The total harmonic distortion (THD)—the minimum, average and maximum values taken at the primary side of the autotransformer—were quite linear over the charging process. Slightly lower values were measured during the idle periods before and after the charging process. The THD is less than 1.12% when the charging station is inactive and lower than 1.27% when it charges the EV.

The total demand distortion (TDD)—the minimum, average and maximum values—are very linear over the full charge stage. Conversely, significantly higher values, up to 94%, were recorded during idle periods before and after the charging process. The higher values were a result of the extremely low magnitude of the current fundamental when the charging station was inactive and the much higher magnitude when it was active. The inrush current calls on the charging stations had no noticeable impact on measured rms voltages, but the dominant harmonic orders are the 5th, 7th and 11th.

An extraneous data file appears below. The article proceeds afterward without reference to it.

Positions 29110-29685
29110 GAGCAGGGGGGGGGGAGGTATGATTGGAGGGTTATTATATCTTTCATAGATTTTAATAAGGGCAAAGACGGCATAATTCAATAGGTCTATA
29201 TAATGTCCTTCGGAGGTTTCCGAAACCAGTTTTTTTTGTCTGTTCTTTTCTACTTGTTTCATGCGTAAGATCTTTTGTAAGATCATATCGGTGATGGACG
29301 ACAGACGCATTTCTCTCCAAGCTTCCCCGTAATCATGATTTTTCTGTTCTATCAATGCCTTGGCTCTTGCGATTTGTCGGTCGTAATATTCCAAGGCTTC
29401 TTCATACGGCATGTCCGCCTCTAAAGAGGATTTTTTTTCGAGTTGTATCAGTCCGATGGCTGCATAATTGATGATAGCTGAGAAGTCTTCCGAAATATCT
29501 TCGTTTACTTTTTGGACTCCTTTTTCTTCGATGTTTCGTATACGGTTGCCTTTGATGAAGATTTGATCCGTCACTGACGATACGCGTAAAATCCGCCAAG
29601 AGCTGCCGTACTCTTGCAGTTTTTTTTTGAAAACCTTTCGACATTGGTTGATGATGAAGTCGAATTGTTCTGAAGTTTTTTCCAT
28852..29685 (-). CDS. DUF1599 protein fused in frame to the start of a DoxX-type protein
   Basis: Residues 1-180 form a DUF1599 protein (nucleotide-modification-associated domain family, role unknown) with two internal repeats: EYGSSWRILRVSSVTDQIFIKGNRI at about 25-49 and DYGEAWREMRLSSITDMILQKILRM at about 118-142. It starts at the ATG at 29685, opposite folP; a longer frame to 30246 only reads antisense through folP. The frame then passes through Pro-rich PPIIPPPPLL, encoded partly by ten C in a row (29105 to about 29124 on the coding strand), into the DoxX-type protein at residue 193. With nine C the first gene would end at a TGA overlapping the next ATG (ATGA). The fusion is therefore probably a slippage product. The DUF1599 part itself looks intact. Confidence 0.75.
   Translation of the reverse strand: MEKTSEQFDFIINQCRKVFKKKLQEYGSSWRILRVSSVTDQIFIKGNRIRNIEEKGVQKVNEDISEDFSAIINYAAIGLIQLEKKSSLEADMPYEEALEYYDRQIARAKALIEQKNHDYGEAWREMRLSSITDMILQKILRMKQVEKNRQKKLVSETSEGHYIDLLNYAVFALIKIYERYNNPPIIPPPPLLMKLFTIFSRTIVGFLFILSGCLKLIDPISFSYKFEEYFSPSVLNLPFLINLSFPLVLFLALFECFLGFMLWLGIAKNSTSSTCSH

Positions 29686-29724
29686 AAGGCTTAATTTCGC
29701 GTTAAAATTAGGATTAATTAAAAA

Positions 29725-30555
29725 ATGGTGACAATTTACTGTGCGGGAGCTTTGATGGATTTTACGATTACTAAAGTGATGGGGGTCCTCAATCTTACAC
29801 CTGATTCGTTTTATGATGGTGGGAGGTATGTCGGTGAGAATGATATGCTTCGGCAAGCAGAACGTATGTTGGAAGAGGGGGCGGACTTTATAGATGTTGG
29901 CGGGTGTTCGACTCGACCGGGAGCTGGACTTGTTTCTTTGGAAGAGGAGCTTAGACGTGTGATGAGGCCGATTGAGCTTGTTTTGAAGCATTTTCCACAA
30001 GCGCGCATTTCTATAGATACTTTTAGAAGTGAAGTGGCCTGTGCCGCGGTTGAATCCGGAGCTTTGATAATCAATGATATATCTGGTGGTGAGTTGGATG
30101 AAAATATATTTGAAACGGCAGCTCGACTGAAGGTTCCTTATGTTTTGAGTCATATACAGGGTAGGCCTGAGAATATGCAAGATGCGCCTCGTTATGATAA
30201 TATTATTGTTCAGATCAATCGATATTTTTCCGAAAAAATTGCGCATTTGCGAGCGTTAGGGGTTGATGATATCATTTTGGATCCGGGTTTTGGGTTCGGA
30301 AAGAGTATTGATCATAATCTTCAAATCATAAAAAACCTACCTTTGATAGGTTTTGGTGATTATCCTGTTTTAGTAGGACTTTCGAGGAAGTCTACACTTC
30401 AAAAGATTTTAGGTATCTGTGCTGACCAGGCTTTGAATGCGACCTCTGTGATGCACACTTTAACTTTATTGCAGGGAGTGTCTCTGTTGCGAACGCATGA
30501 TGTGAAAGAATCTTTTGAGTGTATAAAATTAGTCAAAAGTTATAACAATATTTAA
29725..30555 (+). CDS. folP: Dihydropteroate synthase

When the stations are on-charge, the voltage unbalance (Uunb) is lower than 0.9% and the flicker Pst does not exceed 0.34%.

Communication Errors

Charging is a controlled process involving communication between the microprocessors of a charging station and EV, which exchange information. Several times at the beginning of the charging process, there were communication errors forcing the charging station microprocessor to stop the process. Five such events occurred involving both charging stations.

The following solution fixed the problem:

  1. Disconnect the connector from the charging station
  2. Start the electric vehicle
  3. Stop the electric vehicle
  4. Reconnect the connector of the charging station
  5. Restart the recharge.

It is possible rapid successions of charging stops and starts may have contributed to the communication errors.

Field Testing

Field tests are being performed in phases 2 and 3. The stations are supplied by a dedicated three-phase autotransformer (600/480 V). A PQ monitoring system, PQube from Power Standards Lab, was connected between the primary side of the autotransformer and the secondary of a three-phase delta-connected (25-kV, 600-V) medium-voltage power transformer.